CONSULTANTS and advisers to the fracking and other fossil fuel industries cannot continue to deny the “catastrophic” effects they have on the world’s climate following the COP26 conference, a leading Scottish academic has said.

Professor Andrew Watterson said many will already be aware of decades of research that revealed the industries’ role in global climate change, as well as contributing to air pollution morbidity and mortality, which has already been acknowledged by the sector.

He said those continuing to advise and support fracking and its development – including engineers, environmental consultants, scientists, lawyers and planners – are usually members of professional organisations.

While these bodies have codes of conduct or ethics and practice that sometimes address environmental matters in general terms, he said most do not directly address the ethical dilemmas of working for, or with, “industries that contribute to adverse climate impacts and climate change”.

Watterson, a researcher in public health at the University of Stirling, said they now should.

“The issue isn’t necessarily about shutting the industries down at a stroke – unless there’s just transition – nor is it about demonising the workers within those industries or the engineers needed to keep plants running,” he said.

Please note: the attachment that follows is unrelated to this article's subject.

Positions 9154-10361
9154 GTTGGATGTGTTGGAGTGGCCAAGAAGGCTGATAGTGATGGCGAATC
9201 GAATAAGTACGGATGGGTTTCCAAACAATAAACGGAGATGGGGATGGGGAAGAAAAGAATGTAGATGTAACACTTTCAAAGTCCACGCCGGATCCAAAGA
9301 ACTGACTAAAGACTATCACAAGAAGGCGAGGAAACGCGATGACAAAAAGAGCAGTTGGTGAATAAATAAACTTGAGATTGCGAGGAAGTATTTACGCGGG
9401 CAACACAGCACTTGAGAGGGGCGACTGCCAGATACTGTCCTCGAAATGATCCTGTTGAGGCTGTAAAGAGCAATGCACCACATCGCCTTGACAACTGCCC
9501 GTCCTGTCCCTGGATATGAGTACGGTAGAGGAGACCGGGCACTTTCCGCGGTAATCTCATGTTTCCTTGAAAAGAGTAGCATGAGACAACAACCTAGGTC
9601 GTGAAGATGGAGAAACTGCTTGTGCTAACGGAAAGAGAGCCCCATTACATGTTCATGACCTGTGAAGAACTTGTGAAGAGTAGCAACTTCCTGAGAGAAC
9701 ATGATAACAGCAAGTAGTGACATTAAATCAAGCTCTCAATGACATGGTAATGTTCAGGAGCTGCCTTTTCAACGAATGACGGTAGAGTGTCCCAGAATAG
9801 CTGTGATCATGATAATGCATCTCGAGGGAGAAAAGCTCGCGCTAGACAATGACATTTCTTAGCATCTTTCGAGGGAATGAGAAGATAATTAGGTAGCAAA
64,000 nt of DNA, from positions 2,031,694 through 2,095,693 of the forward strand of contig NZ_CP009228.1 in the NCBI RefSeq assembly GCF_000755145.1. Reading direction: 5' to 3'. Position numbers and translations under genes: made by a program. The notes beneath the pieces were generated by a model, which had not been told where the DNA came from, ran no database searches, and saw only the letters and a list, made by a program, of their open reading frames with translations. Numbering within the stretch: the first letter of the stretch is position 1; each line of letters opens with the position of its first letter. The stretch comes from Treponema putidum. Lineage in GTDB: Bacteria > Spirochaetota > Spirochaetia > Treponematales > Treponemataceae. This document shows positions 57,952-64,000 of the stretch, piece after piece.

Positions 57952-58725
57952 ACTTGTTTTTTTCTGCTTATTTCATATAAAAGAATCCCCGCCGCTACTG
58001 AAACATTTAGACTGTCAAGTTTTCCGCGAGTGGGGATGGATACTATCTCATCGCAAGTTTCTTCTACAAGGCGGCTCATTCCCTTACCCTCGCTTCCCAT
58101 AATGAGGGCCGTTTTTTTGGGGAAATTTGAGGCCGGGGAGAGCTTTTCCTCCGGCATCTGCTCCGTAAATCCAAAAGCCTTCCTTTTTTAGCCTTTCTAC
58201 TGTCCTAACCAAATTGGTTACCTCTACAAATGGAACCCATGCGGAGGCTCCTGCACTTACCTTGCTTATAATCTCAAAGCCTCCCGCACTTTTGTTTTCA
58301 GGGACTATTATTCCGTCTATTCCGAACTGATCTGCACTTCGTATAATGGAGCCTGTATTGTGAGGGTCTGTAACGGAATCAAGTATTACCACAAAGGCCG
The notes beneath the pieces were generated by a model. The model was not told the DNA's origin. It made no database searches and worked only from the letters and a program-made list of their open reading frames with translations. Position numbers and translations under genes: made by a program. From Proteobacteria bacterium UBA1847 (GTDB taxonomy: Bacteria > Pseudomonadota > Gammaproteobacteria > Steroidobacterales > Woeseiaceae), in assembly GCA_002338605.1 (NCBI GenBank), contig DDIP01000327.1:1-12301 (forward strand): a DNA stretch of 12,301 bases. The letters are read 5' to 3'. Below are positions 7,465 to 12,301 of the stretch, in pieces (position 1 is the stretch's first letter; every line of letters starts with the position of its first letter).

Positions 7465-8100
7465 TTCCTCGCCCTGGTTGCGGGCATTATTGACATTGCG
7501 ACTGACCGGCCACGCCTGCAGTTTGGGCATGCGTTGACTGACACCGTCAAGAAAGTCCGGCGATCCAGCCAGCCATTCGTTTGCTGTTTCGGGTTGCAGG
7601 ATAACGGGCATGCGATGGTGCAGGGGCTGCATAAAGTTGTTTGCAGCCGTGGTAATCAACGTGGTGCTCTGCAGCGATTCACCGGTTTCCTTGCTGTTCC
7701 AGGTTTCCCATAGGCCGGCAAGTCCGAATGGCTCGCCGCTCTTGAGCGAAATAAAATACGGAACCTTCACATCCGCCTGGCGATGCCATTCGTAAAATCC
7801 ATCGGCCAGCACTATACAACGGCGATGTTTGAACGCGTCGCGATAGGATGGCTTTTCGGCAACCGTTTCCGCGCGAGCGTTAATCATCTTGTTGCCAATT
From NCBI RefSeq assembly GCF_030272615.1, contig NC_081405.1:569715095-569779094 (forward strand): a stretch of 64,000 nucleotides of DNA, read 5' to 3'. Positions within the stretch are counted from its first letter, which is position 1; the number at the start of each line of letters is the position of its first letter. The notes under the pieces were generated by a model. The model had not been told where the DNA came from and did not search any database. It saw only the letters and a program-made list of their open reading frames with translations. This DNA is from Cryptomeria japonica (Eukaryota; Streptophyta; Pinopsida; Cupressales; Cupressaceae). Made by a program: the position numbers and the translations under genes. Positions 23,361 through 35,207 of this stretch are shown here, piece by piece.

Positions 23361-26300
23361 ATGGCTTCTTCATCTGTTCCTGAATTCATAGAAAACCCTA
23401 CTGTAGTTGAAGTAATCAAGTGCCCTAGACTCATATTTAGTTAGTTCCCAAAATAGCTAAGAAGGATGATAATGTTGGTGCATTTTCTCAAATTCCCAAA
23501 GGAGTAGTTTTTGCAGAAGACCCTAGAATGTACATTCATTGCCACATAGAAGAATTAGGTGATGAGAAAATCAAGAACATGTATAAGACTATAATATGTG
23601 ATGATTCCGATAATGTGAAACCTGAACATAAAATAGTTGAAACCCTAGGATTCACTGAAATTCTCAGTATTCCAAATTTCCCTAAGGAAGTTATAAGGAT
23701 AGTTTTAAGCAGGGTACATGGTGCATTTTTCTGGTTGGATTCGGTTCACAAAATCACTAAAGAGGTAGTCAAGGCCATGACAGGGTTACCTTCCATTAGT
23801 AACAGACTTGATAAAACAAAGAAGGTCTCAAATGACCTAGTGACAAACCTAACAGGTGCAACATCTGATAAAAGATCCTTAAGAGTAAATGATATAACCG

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“The issue is can those who assist or approve new fossil fuel/oil and gas developments in the light of the climate crisis in any way ethically justify their actions?”

Watterson said the defences used by some of the professionals to support their position ranged from, “it’s legal to do this work”, to “someone has to do it” and the last resort of “we were just obeying orders”.

However, writing on the Drill or Drop website, he said such arguments were no longer convincing when we are faced with “an urgent existential crisis, created by fossil fuels, that has already destroyed many lives, livelihoods, and environments”.

He said codes that did touch on the ethical dimension sometimes “suggest”, “advise”, or “recommend”, but only occasionally “require” members to act sustainably and protect the public, the environment, and future generations.

Watterson added: “The public health and environmental grounds for no longer supporting new fossil fuel developments, including fracking projects, is incontrovertible, based on the climate change and other evidence available.

“The associated ethical grounds look equally strong for engineers, scientists, environmental consultants, planners and lawyers no longer supporting fracking developments.

“The professional bodies representing them should, therefore, now ensure their codes of conduct, practice and ethics always include requirements to address climate change, sustainability and public good considerations for present and future generations.”